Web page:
Exodus 20:15 specifically states that stealing is a no-no (I won’t quote it directly, because I don’t want a debate of Bible translations going on in the comments). Why, then, are bootlegs such a common occurrence in gospel music?
Last month, my family and I took a trip to Gatlinburg, TN, to celebrate my mother’s 75th birthday. On this trip, I stopped in a small Christian-based store called God’s Corner that appeared to include a large selection of southern gospel music. I always enjoy visiting these types of stores because I can usually find something that’s otherwise difficult to find.
Sure enough, I found quite a few titles that I hadn’t seen available in some years, primarily a large selection of Cathedrals music. CD’s for Climbing Higher and Higher, Radio Days (the original Homeland release), I’ve Just Started Living, and more were all sealed and on the shelf for about $15 each.
And I didn’t purchase a single one because every single copy looked like exactly that – a COPY, and a poor one at that.
All of these CD’s had what appeared to be inkjet-printed inserts and second-hand plastic wrap (the kind used in retailers to re-seal a product). While I didn’t open any of the seals, I suspect the CD’s inside were actually CD-R’s (recordable CD’s), not professionally-replicated CD’s.
Another indicator that these were bootlegs was the fact that every single one of these CD’s has been out of print for a decade or more (yes, Radio Days was re-released by StowTown Records, but it had new packaging). Seeing multiple still-sealed copies for only $15 each seemed like a bit of a stretch, considering some of these CD’s go for twice that amount online.
So, if these are such blatant bootlegs, how is this store still in operation? Hasn’t anybody ever reported them? I’ll admit, a part of me wanted to spend the money on at least one of these CD’s so I could get a decent copy of the music, but I just couldn’t in good conscious buy a bootleg and support this venture.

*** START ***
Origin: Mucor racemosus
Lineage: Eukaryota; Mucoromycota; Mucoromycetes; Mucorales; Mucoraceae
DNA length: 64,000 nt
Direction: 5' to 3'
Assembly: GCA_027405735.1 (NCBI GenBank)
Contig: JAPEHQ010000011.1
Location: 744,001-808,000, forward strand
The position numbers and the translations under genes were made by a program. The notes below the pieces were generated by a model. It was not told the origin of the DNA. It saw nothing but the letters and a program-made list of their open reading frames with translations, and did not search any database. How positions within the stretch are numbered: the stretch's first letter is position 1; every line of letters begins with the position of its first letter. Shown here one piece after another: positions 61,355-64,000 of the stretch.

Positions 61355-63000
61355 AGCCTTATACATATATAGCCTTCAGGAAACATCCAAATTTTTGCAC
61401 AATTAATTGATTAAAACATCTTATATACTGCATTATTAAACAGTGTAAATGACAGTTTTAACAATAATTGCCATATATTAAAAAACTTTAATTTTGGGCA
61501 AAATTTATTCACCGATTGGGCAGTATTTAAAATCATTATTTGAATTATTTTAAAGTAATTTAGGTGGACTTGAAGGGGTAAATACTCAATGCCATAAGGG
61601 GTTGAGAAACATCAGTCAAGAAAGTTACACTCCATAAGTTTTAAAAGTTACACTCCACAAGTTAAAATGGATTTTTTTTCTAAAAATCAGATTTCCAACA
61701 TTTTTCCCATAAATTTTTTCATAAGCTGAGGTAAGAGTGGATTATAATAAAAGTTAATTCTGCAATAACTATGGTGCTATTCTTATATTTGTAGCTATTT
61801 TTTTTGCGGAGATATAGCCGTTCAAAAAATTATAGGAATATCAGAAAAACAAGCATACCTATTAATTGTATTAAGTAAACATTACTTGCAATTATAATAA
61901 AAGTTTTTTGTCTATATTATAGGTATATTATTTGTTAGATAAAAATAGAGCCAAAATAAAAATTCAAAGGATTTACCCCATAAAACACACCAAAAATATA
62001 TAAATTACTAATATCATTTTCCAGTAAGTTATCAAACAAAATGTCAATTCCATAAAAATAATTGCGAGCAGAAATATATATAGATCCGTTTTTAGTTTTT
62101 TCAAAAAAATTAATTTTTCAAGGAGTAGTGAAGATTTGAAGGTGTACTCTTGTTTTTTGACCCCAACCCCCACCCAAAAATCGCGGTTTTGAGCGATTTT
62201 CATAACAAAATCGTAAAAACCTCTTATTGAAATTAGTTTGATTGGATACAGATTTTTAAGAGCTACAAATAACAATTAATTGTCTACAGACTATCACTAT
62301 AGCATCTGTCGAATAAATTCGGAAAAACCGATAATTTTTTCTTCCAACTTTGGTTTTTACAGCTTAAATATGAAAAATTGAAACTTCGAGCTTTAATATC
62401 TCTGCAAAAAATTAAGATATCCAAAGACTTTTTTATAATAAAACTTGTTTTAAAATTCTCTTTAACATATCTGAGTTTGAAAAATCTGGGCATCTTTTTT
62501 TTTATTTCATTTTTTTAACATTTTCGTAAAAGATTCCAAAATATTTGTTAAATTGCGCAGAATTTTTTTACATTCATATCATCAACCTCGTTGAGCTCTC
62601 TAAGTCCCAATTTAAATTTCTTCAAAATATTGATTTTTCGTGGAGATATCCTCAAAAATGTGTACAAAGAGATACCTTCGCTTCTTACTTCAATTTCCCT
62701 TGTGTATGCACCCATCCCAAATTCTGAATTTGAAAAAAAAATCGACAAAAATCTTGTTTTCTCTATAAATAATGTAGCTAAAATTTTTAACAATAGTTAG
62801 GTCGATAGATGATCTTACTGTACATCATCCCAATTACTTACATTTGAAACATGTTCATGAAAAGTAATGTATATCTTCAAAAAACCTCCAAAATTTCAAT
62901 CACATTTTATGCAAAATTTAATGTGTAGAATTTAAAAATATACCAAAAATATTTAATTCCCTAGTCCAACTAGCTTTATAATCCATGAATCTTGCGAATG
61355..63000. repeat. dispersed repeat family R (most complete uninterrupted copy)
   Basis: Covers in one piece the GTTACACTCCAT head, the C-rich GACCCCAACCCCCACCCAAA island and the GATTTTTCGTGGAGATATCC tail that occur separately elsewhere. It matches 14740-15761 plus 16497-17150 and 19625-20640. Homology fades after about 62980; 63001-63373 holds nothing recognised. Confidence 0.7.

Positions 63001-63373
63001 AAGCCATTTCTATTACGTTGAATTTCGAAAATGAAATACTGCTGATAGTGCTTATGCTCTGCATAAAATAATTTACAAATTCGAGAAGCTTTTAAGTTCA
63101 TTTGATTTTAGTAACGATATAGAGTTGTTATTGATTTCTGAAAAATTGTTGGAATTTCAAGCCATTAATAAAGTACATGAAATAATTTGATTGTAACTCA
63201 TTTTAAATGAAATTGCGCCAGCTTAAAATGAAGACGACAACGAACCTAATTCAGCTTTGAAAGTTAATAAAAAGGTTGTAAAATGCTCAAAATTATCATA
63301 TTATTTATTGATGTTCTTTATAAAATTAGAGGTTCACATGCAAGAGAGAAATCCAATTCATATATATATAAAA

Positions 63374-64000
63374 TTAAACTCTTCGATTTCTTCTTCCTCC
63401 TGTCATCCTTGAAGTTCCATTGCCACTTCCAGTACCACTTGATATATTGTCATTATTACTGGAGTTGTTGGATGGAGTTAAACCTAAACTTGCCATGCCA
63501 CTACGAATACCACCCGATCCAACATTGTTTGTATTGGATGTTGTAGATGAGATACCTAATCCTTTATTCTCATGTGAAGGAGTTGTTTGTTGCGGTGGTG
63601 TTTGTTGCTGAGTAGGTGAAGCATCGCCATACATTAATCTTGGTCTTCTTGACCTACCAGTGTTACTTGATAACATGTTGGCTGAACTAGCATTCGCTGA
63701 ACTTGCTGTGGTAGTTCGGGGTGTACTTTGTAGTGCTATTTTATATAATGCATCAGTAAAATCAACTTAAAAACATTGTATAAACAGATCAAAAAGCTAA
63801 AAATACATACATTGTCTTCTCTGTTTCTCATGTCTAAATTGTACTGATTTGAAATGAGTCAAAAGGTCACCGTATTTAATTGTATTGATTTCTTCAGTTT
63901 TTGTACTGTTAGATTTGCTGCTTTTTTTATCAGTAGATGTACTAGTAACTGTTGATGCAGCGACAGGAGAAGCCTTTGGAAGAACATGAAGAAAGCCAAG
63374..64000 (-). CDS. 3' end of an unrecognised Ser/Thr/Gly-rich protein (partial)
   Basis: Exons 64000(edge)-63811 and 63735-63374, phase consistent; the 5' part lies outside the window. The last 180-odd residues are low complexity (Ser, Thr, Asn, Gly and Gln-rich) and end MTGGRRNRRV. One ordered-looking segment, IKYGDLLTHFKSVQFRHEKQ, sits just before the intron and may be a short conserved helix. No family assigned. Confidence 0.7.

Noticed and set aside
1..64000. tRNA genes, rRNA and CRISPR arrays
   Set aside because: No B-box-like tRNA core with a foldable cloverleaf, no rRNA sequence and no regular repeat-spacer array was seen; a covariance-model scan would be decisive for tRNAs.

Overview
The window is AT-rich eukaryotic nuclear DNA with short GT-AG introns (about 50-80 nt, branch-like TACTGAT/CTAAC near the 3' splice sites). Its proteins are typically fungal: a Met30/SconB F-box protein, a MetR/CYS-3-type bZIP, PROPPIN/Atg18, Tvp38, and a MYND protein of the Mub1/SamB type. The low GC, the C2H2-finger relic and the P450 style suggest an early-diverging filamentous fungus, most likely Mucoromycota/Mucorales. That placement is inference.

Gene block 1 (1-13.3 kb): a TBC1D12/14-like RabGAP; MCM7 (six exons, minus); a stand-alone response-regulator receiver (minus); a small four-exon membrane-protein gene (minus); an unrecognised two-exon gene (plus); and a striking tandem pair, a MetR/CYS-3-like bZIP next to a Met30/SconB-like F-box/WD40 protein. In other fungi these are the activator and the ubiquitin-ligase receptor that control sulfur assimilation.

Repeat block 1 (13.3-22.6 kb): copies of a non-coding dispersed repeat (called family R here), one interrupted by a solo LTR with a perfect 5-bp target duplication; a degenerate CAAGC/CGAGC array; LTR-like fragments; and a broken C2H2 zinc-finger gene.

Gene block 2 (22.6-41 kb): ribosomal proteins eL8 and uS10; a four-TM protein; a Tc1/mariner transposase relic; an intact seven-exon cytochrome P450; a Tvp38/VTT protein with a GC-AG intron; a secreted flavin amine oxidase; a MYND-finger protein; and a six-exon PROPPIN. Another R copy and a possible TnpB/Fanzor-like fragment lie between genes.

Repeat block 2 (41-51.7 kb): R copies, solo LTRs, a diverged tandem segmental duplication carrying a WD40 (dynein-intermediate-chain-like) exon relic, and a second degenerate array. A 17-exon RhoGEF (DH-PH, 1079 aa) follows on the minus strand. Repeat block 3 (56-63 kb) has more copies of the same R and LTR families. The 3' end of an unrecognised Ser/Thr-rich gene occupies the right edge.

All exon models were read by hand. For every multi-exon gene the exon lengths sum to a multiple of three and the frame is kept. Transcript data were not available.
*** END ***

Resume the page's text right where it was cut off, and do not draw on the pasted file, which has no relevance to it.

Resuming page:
And that might be part of the reason why these bootlegs remain. Those who want these recordings may know how hard it is to obtain legitimate copies, and are willing to fork out for an illegal version just to get that music.
But it’s still stealing, even if you’re not directly the one making the copies. If you purchase a bootleg, you’re obtaining something that was sourced illegally. That’s theft.
Now, whether the shop owner is making these copies themselves or if they’re obtaining them from a third-party distributor is not known, so I will not directly call out God’s Corner for bootlegging music (although I WILL question whether or not they are aware that they have bootleg product on their shelves). I actually suspect they’re coming from a third-party distributor, as I’ve actually seen similar bootleg SG CD’s at other locations from mom-and-pop Christian stores to flea markets and once picked up a copy of Gold City’s Renewed CD that turned out to be a bootleg from a similar store in Ohio.
In any case, I would caution those of you who might come across a “great deal” for an out-of-print product to be aware of these bootlegs floating around. They’re not all that hard to spot, and it’s almost certain that the artist and/or label are not seeing a penny from these releases.